So the senator, who as the state's senior Republican had the right to recommend a candidate to the White House, went to one of Hoover's successors for advice.
"I called Louis Freeh and said, 'Who's the best assistant U.S. attorney you know of in the country?' He said, 'Patrick Fitzgerald in the Southern District of New York.' " The senator then called Mary Jo White, who ran the New York office. Same question. Same answer.
"If you're not zealous, you shouldn't have the job," says U.S. Attorney Patrick J. Fitzgerald, whose subpoenas of reporters have prompted complaints.
(John Gress For The Washington Post)
At the time, Patrick Fitzgerald was trying suspects in the 1998 bombings of the U.S. embassies in Kenya and Tanzania. He thought the call from a senatorial aide was a practical joke by one of his buddies. But as soon as their interview was over, the senator knew he had his man.
"I thought, 'He is the original Untouchable,' " Peter Fitzgerald says. "You could just see it in his eyes that he was a straight shooter. There were no levers that anyone had over him. He had no desire to become a partner in a private law firm. He has no interest in electoral politics. He wanted to be a prosecutor."
For years, Fitzgerald has avoided receiving mail at his apartment because of the threat of a letter bomb from one murder-minded defendant or another.
The staff of the 9/11 commission called him one of the world's best terrorism prosecutors. He convicted Sheik Omar Abdel Rahman in the 1993 World Trade Center bombing and all four defendants in the embassy bombings, which had left 224 people dead. He extracted a guilty plea from Mafia capo John Gambino and became an authority on bin Laden, whom he indicted in 1998 for a global terrorist conspiracy that included the African bombings.
"His thoroughness, his relentlessness, his work ethic are legendary," says terrorism expert Daniel Benjamin, a former member of the National Security Council.
Seeing Fitzgerald in action, says Los Angeles lawyer Anthony Bouza, a college classmate, is "like watching a sophisticated machine." Colleagues speak in head-shaking tones of Fitzgerald's skills in taking a case to trial. A Phi Beta Kappa math and economics student at Amherst before earning a Harvard law degree in 1985, he has a gift for solving puzzles and simplifying complexity for a jury.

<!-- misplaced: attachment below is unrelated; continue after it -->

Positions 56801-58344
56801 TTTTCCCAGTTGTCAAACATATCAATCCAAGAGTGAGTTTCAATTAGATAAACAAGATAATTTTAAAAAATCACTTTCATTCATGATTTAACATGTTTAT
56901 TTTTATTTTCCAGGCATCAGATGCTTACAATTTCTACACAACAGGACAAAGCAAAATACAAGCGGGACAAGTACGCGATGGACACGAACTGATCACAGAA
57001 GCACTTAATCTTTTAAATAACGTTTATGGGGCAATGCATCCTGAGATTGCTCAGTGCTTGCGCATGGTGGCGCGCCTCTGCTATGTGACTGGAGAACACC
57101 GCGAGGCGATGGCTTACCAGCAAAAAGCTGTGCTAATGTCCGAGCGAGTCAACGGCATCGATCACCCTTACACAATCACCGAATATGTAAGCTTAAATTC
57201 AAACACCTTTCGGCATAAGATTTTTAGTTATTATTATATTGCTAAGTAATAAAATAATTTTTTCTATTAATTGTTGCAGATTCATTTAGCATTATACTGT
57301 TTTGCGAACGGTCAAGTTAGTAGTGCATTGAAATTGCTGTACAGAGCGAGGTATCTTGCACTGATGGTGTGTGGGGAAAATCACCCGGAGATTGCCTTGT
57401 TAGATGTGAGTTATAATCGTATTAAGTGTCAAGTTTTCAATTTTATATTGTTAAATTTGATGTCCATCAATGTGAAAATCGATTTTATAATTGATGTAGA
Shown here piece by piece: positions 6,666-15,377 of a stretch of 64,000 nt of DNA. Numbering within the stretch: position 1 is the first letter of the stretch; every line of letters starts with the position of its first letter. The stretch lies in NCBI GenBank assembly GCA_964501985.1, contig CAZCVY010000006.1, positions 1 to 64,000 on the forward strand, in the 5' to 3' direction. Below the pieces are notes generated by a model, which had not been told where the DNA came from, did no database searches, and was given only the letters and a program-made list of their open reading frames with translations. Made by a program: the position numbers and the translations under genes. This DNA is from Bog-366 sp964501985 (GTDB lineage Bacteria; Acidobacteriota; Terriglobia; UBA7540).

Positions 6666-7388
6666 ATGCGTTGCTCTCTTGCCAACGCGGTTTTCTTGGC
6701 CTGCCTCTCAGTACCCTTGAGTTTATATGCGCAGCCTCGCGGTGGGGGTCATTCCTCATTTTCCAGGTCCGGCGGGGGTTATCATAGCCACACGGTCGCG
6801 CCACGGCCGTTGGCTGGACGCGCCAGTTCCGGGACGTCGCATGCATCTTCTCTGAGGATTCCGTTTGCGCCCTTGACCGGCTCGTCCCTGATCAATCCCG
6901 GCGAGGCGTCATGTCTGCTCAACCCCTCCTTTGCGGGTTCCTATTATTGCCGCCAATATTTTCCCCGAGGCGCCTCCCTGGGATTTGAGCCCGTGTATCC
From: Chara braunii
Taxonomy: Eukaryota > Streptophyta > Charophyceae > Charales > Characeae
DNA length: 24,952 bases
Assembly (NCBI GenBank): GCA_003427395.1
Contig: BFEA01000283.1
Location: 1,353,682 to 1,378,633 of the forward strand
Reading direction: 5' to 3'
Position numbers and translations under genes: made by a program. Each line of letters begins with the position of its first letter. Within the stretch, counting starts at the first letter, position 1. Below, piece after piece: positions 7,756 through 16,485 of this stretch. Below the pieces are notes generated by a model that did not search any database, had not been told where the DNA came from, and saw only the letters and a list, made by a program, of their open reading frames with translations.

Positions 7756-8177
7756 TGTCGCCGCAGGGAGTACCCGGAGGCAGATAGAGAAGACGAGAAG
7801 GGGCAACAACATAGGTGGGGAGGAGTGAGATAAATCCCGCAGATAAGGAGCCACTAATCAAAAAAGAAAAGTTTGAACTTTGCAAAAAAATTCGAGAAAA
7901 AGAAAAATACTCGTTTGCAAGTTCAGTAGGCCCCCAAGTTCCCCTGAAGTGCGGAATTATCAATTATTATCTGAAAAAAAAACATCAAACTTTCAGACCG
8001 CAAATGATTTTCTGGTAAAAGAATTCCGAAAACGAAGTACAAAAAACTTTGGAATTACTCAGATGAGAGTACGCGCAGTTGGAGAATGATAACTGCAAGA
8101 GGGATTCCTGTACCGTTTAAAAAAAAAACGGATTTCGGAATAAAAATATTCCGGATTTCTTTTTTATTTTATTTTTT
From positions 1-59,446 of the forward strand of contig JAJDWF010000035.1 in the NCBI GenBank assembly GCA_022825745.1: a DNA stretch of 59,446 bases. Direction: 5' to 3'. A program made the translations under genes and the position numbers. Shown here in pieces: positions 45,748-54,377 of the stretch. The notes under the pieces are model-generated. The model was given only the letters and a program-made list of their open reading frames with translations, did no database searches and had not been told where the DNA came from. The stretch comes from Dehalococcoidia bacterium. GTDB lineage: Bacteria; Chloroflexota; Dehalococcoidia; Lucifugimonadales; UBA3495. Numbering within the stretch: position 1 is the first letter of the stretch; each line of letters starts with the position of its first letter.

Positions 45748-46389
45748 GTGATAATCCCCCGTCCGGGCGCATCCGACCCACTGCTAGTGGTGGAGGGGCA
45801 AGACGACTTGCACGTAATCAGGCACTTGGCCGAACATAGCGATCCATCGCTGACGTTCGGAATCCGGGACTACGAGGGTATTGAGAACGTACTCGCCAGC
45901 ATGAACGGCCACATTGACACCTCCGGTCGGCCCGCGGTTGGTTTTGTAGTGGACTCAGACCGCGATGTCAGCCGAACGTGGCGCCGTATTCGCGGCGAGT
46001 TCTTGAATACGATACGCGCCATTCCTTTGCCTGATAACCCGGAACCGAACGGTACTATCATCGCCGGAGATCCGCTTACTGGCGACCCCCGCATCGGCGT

He's no slouch at stagecraft, either. At the trial of a Mafia hit man, the defense argued that a ski mask -- part of what Fitzgerald called a "hit kit" that included surgical gloves, a gun and hollow-point bullets -- was really just a hat. (The defense also said the surgical gloves were for putting ointment on the defendant's ailing dog.) During closing arguments, Fitzgerald startled the jury by rolling up one leg on his lawyerly dark suit.
"These are just shorts, ladies and gentlemen," he said, according to one account. "These are just shorts."
Into the Scrum
People who know Fitzgerald describe him as anything but a stuffed shirt. During a key moment in one New York trial, he slipped a note to his co-counsel, who interrupted questioning to read it to himself. It said, "Is there beer in the fridge?"
Fitzgerald's parents, born on opposite sides of Ireland's County Clare, met in the United States. They raised their son in Flatbush and guided him to a scholarship at a Jesuit high school. He worked as a school janitor in Brooklyn to make money for college and spent summers opening doors at an upscale co-op building on East 72nd Street in Manhattan. (His father worked at a building on East 75th, just off Madison Avenue.) It is part of Fitzgerald lore that he bit his tongue when rich apartment dwellers talked down to him as "just the doorman."
After law school, he spent three years in private practice before fleeing to the prosecution side. In the New York days, his married friends chided him about his workaholic, overachieving, hopelessly bachelor life. One time, visiting the small Brooklyn studio where Fitzgerald lived, a lawman noticed papers piled on the gas stove. Don't worry about the fire hazard, Fitzgerald told him -- "I've never turned it on."
"The advantage he had over me," Comey says, "was he was much smarter and he had no life. He could sit there and never go home. Fitz would go in there and just sit and read through files. It would almost be as if he was photographing them."